“Politically, blacks have made significant progress over the last 10 years. There are black mayors in Los Angeles, Washington, Detroit, Atlanta and New Orleans, and black judges and city councilors in considerable numbers across the states – a total of about 4,600 elected officials. But [!] the housing situation remains dreadful, health care unreliable, and despite some reforms too many big city blacks, especially the youth, see white policemen as their natural enemy.” (Time, 6.16)

It is acknowledged that the legal equality of blacks has in some cases had a positive effect on “social peace” –

“The fact that in New York, for example, blacks are heard by the city administration has helped to alleviate some ugly situations.” (Time, 6.16)

And the state therefore allows as many social-cosmetic devices be thought up as possible for as little money as possible, which the Negroes – slummy as they are – might fall for. There is then a Community Relations Service with the revealing task of “monitoring rising tensions between local police and the community they are supposed to serve(!)” (Time), and this service then appropriately informed the Miami Chief of Police early on that “relations” between the police and the blacks were deteriorating rapidly. Once the law enforcement officers have gotten their way again, you can now complain to anybody, and the police themselves are honest enough to admit that they are a club that doesn’t need to hire extra thugs:

“In some places, police departments use psychological testing to screen out applicants with sadistic tendencies.” (US News and World Reports).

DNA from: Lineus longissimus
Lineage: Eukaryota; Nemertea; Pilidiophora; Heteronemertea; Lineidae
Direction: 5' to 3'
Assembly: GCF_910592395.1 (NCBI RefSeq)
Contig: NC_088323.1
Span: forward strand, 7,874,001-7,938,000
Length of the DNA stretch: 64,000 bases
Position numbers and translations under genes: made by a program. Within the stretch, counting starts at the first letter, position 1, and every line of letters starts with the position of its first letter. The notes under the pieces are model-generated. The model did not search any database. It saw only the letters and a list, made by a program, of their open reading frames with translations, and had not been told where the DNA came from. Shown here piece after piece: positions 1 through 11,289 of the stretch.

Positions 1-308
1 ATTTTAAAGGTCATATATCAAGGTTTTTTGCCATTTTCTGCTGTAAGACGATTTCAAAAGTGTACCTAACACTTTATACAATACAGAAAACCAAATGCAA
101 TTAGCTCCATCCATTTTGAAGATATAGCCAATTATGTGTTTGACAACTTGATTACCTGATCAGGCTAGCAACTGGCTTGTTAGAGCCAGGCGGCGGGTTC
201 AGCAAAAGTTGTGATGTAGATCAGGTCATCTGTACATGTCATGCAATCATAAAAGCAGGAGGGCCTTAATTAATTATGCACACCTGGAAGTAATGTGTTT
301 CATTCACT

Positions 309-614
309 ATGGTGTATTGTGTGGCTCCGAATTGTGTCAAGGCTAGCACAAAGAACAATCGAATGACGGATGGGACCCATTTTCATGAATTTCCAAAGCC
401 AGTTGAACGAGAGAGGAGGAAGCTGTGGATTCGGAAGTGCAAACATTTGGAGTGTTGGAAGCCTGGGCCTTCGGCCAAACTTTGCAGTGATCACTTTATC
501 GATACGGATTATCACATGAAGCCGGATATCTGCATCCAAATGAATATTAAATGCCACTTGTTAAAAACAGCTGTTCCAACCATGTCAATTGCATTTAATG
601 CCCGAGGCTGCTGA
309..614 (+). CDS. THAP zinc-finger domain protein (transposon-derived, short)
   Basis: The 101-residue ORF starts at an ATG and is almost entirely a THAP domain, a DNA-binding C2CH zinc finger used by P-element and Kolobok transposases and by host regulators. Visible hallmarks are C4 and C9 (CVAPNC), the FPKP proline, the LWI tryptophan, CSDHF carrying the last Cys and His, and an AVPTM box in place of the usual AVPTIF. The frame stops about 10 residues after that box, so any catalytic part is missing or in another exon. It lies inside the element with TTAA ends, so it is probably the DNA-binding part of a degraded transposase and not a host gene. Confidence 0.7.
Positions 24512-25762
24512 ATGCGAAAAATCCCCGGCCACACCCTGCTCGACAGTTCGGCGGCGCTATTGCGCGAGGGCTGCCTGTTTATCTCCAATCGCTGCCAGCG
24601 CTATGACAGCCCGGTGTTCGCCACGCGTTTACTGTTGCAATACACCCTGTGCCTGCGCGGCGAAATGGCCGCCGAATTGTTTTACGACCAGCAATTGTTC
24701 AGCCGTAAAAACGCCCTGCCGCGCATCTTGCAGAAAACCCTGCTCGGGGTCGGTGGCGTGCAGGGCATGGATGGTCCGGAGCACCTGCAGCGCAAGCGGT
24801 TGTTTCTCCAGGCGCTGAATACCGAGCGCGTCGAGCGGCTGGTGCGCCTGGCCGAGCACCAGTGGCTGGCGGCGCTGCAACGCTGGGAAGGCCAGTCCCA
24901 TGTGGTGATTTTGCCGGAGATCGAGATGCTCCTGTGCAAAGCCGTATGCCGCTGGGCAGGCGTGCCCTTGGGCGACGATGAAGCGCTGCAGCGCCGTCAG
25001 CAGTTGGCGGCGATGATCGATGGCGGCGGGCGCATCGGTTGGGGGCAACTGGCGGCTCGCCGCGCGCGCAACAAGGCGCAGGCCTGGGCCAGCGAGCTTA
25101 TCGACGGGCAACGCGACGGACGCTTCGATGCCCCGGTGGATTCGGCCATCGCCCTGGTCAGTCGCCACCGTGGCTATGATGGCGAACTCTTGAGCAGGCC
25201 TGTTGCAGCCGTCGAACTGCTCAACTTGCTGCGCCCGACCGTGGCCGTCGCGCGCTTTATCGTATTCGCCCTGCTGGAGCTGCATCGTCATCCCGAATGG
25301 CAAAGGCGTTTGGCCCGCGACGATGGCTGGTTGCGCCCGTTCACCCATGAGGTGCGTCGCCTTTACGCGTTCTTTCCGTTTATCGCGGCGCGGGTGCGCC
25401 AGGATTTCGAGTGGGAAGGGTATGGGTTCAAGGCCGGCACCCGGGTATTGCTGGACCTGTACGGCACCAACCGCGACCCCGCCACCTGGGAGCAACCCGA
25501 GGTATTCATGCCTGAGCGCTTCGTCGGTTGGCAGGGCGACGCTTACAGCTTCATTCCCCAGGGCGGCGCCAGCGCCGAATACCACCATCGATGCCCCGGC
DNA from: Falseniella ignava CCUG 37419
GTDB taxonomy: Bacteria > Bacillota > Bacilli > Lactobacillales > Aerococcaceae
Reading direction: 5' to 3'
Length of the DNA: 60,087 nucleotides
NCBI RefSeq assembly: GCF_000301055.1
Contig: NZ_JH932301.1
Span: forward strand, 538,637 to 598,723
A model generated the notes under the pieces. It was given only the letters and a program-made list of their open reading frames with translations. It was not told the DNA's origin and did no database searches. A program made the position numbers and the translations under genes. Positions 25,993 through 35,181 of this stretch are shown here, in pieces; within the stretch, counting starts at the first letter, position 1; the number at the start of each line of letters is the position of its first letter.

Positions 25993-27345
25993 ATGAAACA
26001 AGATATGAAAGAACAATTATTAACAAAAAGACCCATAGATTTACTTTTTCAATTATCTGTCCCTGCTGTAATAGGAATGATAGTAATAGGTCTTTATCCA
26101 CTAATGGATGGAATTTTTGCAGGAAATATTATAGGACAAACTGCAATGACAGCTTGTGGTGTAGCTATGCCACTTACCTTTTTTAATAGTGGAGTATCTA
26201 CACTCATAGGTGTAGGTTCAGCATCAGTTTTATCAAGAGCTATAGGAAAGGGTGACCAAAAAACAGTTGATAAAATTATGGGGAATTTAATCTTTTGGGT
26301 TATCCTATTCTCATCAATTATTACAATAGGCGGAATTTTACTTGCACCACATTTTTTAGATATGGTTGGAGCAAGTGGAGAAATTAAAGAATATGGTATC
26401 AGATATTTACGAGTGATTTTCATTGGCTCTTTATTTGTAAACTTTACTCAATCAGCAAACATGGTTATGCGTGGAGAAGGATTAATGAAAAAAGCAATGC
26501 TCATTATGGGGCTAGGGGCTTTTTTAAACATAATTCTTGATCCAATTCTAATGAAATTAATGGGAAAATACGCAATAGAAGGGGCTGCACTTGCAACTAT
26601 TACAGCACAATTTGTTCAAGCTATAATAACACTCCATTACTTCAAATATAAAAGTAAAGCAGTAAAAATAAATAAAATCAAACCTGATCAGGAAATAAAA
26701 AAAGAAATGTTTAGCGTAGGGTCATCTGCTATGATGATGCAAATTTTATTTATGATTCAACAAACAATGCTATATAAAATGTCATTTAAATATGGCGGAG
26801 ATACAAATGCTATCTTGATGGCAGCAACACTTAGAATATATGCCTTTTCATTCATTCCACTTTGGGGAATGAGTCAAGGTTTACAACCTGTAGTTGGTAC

The beatings are distributed without any emotional excesses, which, by the way, the rebellious Negroes can also take as an example.

The usefulness of black politicians for appeasing their brothers and sisters is now fully appreciated and gladly taken advantage of:

“White community leaders should have a close ongoing dialogue with minority spokespeople ... Otherwise, not much can be done in a crisis situation.” (US News and World Report)

but no one has any great illusions about the effectiveness of such a measure, or of any other. It is well known by now that

“today’s unrest in the ghettos can no longer be steered in a constructive direction by leaders”

and that when the Negro bosses show up there

“The only time we see y'all so-called leaders is when you come here trying to calm somebody down!”

This is, so to speak, inevitable, for otherwise they would not be Negro politicians and would not be allowed to count themselves among the better part of American society.

Whenever such examples and state reform measures are enumerated, it is with the gesture: Everything has been done, some things can’t be changed, so they must remain the way they are! All minor improvements in ghetto conditions, which are always improvements in state administration, are considered from the point of view that one should not get upset about the ghettoes, but regard them as normal. And black politicians confirm that they can be treated that way. For the USA, like in any other capitalist country, this “return to normalcy” means:

What becomes of you is up to you and if nothing becomes of you, this is by no means a reason for dissatisfaction – anyone who nevertheless feels and expresses anything else must be made aware of the state’s corresponding corrective measures. The whole prculiarty of the USA lies in the fact that the state – in agreement with its citizens – radically enforces this capitalist life wisdom by, on the one hand, letting the effects of competition have a drastic impact on the individual and, on the other hand, ensuring that threats to existence, violence and brutalization of those who have no place in this competition are banished to social enclaves. Success proves right. So Jimmy Carter jets to Miami on the capaign trail (after all, he owed his victory largely to black votes), but only to tell the voters there that the American government has no intention of changing anything about their situation – and if they want to be good Americans, they have to understand that.